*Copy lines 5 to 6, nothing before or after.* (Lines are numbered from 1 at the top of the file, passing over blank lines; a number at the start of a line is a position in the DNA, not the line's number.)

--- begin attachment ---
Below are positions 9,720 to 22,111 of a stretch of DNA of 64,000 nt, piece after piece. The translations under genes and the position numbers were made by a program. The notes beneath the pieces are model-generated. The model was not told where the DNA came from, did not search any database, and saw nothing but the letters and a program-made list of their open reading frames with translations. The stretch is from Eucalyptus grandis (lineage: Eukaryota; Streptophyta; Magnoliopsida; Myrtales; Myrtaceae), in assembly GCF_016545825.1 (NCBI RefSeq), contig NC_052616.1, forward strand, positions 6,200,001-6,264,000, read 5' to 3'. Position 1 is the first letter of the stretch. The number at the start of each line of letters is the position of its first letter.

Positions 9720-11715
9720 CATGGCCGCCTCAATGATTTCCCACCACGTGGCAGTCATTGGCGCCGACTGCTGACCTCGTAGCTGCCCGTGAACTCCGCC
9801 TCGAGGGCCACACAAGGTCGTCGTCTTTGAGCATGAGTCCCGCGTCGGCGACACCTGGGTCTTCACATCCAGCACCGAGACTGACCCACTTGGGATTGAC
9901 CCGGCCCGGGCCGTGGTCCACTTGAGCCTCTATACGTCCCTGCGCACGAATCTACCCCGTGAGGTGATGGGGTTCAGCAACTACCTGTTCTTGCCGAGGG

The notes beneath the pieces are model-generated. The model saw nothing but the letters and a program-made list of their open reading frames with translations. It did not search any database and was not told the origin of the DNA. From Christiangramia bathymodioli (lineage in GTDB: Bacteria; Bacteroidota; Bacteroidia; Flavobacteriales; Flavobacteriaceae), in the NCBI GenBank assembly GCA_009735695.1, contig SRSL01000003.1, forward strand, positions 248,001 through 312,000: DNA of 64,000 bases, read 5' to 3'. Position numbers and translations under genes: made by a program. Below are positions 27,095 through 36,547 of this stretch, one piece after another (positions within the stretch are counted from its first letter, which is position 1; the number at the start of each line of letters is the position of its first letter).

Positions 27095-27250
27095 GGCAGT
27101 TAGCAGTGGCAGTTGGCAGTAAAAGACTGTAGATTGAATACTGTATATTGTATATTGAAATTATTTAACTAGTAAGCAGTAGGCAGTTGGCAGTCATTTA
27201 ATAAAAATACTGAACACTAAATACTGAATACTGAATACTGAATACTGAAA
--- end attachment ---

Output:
9901 CCGGCCCGGGCCGTGGTCCACTTGAGCCTCTATACGTCCCTGCGCACGAATCTACCCCGTGAGGTGATGGGGTTCAGCAACTACCTGTTCTTGCCGAGGG

The notes beneath the pieces are model-generated. The model saw nothing but the letters and a program-made list of their open reading frames with translations. It did not search any database and was not told the origin of the DNA. From Christiangramia bathymodioli (lineage in GTDB: Bacteria; Bacteroidota; Bacteroidia; Flavobacteriales; Flavobacteriaceae), in the NCBI GenBank assembly GCA_009735695.1, contig SRSL01000003.1, forward strand, positions 248,001 through 312,000: DNA of 64,000 bases, read 5' to 3'. Position numbers and translations under genes: made by a program. Below are positions 27,095 through 36,547 of this stretch, one piece after another (positions within the stretch are counted from its first letter, which is position 1; the number at the start of each line of letters is the position of its first letter).